Saving the life of one of their own: A State Patrol blood run
June 5, 2017
When you work someplace for ten years, you get pretty familiar with all the things they do. Take the Minnesota State Patrol, for example, where Lisa Jaeger has worked for the past decade, managing their fleet of squad cars. She’s pretty much seen it all — she once even went on a ride-along that involved a blood run, when troopers brought life-saving blood as quickly as possible to someone who needed it.
But there’s a difference between knowing what troopers do and having your own life depend on it. Lisa says she “never thought in a million years” she’d be on the receiving end of a blood run – but that’s exactly where she was on May 18, when she started to hemorrhage during a Caesarian section to deliver her son Ryan.
Lisa could hear everything going on in her room at the Mayo Clinic in Red Wing, but she wasn’t responding. “I remember the doctor saying, ‘Turn your head, wake up, look at your son!’ And I thought that I was, but I wasn’t.” That’s because Lisa had lost three liters of blood. So the hospital called the Red Cross, who in turn called the State Patrol — and that’s when Troopers Jesse Einhorn, Jacob Letourneau, and Dau Yang leapt into action, relaying the blood Lisa so desperately needed from St. Paul to Red Wing in much less time than it would take a private citizen to make the journey.
In fact, Lisa’s doctor later told her that had it taken just a few minutes longer for the blood to arrive, she might not have survived. And although Lisa was terrified, she also felt reassured when she heard her doctors say they were ordering a blood run: “Oh, I bet that’s the troopers that are running that blood down here,” she remembers thinking. “I knew at the time that in the troopers’ hands, that blood was going to make it there, and it was going to make it there as quickly and as safely as they could get it there. I have a lot of confidence in the troopers.”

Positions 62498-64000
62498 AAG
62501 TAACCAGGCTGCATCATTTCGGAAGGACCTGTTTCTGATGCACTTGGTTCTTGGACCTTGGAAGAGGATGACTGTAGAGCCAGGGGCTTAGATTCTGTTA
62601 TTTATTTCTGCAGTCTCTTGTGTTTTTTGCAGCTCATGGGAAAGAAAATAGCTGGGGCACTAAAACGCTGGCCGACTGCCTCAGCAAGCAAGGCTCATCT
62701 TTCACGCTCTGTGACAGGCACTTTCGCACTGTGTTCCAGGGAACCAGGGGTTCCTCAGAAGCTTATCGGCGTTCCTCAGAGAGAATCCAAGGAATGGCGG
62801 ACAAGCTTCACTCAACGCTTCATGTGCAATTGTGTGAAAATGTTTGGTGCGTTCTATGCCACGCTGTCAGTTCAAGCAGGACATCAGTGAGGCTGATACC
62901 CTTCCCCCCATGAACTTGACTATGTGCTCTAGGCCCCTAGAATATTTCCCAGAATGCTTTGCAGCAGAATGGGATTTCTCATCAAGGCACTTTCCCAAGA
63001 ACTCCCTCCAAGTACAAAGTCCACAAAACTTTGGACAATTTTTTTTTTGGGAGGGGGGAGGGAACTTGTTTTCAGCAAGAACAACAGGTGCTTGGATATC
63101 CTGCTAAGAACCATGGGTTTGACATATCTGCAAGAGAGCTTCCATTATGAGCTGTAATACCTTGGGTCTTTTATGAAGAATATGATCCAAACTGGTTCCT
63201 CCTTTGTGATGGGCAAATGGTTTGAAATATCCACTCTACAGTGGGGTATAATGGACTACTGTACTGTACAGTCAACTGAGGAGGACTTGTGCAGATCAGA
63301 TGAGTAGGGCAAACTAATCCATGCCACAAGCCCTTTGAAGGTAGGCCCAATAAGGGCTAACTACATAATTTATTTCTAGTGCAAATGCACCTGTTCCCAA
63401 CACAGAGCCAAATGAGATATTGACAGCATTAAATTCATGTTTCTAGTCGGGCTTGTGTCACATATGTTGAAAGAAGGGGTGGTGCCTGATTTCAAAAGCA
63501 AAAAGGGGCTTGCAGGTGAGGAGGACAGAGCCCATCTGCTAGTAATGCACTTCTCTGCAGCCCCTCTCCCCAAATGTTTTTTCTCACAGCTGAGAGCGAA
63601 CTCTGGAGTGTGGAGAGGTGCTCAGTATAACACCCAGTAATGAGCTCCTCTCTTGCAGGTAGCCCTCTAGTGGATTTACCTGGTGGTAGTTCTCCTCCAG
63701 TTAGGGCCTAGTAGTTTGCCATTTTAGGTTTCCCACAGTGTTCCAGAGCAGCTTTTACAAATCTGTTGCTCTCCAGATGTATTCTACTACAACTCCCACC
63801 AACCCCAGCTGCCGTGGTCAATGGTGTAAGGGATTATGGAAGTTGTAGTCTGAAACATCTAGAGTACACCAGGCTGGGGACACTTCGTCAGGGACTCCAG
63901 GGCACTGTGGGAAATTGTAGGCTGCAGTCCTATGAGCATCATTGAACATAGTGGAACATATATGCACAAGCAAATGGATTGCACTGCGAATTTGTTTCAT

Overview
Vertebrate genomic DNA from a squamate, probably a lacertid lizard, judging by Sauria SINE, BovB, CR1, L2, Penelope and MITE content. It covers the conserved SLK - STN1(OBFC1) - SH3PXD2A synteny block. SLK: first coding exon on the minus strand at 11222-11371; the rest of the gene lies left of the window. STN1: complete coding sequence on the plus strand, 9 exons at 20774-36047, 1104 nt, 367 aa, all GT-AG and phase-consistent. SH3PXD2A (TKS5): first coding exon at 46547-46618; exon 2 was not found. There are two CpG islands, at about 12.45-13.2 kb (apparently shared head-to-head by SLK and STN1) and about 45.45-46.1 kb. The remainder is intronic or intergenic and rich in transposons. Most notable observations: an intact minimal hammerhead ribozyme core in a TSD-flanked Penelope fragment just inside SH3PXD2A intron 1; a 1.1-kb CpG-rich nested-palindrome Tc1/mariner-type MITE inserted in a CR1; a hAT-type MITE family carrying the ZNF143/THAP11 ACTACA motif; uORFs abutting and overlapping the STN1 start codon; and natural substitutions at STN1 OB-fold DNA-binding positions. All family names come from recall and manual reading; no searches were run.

And although making a trip like that was dicey in the middle of the afternoon on a weekday, Colonel Matt Langer says blood runs are business as usual for the State Patrol. “It’s something that troopers are good at and they train for, and it’s a big part of our agency: When someone calls for help, we come as fast as we can get there,” Langer says, citing 34 blood runs so far this year. “It’s something we’re very proud of.”
It was halfway through that the troopers realized they were making this blood run to save the life of a fellow State Patrol employee. “When I found out that it was one of our own, it made it a lot more personal. I’m recently married; I thought about my wife and if she had a child and needed the blood…it made it very personal,” says Trooper Letourneau. He’s not sure how fast he was going, just “as quick as I could, without bringing harm to myself or anyone else.”
“There are no words for how grateful I am for everyone and everybody that helped me out along the way: the doctors, the nurses, the troopers, the people that donate the blood, everyone,” says Lisa. “I am so, so grateful.”